Phewa Lake with Annapurna Mountain Range and Pokhara © Rajivkilanashrestha/cc-by-sa-4.0 International Mountain Museum © flickr.com - bigataagat/cc-by-3.0 Phewa Lake © Dhruba Gajurel/cc-by-sa-3.0 Anapurna Conservation Area © Jean-Marie Hullot/cc-by-sa-3.0 Barahi Island Temple in Phewa Lake © Krish Dulal/cc-by-sa-3.0 Paragliders over Phewa Lake © flickr.com - jeeheon/cc-by-2.0 © Surendra Poudel/cc-by-sa-3.0
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Phewa Lake with Annapurna Mountain Range and Pokhara © Rajivkilanashrestha/cc-by-sa-4.0
After the occupation of Tibet by China in 1950 and the Indo-China war in 1962, the old trading route to India from Tibet through Pokhara became defunct. Today only a few caravans from Mustang arrive in Bagar. In recent decades, Pokhara has become a major tourist destination: it is considered the tourism capital of Nepal in South Asia, mainly for adventure tourism and the base for the famous Annapurna Circuit trek. Thus, a major contribution to the local economy comes from the tourism and hospitalities industry. Tourism is a major source of income for local people and the city. There are two 5-star hotels and approximately 305 other hotels that includes five 3-star, fifteen 2-star and non-star hotels in the city.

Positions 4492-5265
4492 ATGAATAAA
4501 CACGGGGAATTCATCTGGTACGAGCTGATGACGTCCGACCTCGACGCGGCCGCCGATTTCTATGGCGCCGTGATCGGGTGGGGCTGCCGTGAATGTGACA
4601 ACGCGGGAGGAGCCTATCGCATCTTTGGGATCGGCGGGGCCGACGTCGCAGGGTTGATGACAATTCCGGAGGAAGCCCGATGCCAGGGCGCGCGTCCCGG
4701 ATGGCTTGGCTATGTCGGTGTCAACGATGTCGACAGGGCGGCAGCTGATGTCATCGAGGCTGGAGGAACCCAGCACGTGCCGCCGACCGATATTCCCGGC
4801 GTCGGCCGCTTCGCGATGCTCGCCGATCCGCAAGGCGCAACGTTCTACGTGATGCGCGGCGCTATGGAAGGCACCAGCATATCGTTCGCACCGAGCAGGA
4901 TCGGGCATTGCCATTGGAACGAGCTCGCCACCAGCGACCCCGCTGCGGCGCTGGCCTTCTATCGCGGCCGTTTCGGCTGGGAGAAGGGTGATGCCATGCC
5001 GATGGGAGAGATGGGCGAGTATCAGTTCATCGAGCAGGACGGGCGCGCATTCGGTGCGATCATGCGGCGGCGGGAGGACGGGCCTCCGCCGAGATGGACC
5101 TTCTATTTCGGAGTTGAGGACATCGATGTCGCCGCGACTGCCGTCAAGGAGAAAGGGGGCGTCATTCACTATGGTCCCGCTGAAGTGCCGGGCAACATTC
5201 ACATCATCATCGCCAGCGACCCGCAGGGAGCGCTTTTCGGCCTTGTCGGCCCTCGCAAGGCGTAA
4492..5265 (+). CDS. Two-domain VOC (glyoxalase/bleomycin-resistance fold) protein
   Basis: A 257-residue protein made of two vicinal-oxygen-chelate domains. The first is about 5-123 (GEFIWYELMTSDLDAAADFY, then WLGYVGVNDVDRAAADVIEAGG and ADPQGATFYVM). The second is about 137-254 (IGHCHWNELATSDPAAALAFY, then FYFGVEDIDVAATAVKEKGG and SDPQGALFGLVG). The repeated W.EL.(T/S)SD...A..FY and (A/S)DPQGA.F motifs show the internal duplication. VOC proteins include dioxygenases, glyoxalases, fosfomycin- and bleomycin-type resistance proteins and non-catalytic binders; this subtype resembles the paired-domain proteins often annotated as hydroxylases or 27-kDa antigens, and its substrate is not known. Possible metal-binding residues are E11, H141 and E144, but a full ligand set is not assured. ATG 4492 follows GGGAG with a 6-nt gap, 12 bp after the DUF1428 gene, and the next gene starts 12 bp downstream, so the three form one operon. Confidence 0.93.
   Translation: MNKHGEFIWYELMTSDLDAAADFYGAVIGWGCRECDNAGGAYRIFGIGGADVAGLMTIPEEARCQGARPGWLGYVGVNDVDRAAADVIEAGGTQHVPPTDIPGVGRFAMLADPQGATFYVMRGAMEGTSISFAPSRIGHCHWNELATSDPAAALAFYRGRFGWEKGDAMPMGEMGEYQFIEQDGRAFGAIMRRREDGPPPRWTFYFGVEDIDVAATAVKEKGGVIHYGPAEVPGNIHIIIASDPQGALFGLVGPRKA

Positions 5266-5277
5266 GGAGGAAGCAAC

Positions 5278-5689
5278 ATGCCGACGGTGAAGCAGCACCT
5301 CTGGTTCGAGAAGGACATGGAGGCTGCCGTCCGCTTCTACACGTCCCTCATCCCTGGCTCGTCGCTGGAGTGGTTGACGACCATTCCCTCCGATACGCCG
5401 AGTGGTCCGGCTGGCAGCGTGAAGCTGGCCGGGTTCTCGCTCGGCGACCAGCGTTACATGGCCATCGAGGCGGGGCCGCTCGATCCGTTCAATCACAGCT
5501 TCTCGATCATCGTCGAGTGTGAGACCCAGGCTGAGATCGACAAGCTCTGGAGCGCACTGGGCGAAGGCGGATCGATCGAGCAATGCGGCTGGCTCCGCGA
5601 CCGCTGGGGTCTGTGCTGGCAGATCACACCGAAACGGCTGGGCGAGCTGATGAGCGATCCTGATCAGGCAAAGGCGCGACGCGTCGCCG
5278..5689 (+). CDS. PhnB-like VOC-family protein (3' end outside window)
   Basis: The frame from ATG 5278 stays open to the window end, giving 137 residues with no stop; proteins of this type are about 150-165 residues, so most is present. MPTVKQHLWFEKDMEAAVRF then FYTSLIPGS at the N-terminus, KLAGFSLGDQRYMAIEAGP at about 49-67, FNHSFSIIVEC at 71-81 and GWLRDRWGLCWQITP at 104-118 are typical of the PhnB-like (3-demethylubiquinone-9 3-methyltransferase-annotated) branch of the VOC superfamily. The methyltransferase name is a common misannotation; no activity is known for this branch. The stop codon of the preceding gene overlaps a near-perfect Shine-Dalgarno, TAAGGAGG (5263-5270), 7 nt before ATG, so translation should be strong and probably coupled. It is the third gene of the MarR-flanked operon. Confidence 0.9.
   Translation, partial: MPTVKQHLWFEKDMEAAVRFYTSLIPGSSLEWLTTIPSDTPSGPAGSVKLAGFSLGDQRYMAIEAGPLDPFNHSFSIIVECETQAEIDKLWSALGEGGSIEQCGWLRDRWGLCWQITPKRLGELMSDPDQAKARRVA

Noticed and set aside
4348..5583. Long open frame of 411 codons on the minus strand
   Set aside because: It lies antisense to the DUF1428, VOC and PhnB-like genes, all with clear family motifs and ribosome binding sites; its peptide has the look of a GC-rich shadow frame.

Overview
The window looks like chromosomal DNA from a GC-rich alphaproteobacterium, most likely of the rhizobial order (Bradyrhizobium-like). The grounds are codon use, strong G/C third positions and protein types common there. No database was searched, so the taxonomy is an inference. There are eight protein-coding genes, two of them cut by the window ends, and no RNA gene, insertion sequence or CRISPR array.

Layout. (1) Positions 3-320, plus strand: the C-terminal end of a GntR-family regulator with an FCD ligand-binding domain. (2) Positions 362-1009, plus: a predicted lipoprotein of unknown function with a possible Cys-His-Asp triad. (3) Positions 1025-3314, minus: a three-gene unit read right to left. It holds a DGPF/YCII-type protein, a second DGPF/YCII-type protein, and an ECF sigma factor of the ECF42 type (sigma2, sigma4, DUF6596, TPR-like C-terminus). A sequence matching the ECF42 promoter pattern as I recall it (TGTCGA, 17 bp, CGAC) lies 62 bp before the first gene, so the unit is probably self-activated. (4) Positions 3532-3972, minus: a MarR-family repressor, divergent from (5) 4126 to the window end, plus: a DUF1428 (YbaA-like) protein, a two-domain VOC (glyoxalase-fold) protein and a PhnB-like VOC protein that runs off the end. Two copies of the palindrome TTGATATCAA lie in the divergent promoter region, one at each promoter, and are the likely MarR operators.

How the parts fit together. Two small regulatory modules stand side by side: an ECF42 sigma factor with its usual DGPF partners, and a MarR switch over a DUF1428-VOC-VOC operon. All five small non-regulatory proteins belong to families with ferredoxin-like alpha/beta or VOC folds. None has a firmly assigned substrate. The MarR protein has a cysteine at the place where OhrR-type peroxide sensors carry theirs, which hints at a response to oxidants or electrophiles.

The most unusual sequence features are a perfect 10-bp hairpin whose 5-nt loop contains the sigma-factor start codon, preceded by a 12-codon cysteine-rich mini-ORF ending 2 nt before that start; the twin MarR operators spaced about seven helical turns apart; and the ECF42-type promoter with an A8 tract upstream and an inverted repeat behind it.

Many medieval era temples (Barahi temple, Bindhyabasini, Bhadrakali, Talbarahi, Guheshwari, Sitaldevi, Gita mandir temple, Bhimsen temple) and old Newari houses are part of the city (Bagar, Bindhyabasini, Bhadrakali, Bhairab Tol, etc.). The modern commercial city centres are at Chipledhunga, New Road, Prithvi Chok and Mahendrapul (recently renamed as Bhimsen Chok). The city promotes two major hilltops as viewpoints to see the city and surrounding panorama: World Peace Pagoda, built in 1996 across the southern shore of Phewa lake and Sarangkot, which is northwest of the city. In February 2004, International Mountain Museum (IMM) was opened for public in Ratopahiro to boost the city’s tourism attractions. Other museums are Pokhara Regional Museum; an ethnographic museum; Annapurna Natural History Museum which houses preserved specimens of flora and fauna, and contains particularly extensive collection of the butterflies, found in the Western and ACAP region of Nepal; and Gurkha Museum featuring history of the Gurkha soldiers. The city has recently been adorned with a bungee jumping site (the second in Nepal): Water Touch Bunjee Jumping. A cable car service has begun construction joining Phewa Lake with World Peace Stupa led by the government of Nepal which is expected to boost the tourism exponentially.